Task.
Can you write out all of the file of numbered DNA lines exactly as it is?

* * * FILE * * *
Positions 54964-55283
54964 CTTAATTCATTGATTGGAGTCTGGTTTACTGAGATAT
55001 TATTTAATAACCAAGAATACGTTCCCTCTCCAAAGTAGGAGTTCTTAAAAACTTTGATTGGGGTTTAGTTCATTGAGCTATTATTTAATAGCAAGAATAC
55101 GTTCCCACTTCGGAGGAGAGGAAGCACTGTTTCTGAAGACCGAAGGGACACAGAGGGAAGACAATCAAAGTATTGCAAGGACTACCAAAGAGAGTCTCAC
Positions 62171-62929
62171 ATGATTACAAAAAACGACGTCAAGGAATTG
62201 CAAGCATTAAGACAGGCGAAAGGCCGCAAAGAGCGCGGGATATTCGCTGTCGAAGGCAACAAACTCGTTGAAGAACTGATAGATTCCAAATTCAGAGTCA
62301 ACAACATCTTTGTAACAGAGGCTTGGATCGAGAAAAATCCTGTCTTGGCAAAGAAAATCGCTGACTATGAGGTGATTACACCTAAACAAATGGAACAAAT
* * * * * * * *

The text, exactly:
Positions 54964-55283
54964 CTTAATTCATTGATTGGAGTCTGGTTTACTGAGATAT
55001 TATTTAATAACCAAGAATACGTTCCCTCTCCAAAGTAGGAGTTCTTAAAAACTTTGATTGGGGTTTAGTTCATTGAGCTATTATTTAATAGCAAGAATAC
55101 GTTCCCACTTCGGAGGAGAGGAAGCACTGTTTCTGAAGACCGAAGGGACACAGAGGGAAGACAATCAAAGTATTGCAAGGACTACCAAAGAGAGTCTCAC
Positions 62171-62929
62171 ATGATTACAAAAAACGACGTCAAGGAATTG
62201 CAAGCATTAAGACAGGCGAAAGGCCGCAAAGAGCGCGGGATATTCGCTGTCGAAGGCAACAAACTCGTTGAAGAACTGATAGATTCCAAATTCAGAGTCA
62301 ACAACATCTTTGTAACAGAGGCTTGGATCGAGAAAAATCCTGTCTTGGCAAAGAAAATCGCTGACTATGAGGTGATTACACCTAAACAAATGGAACAAAT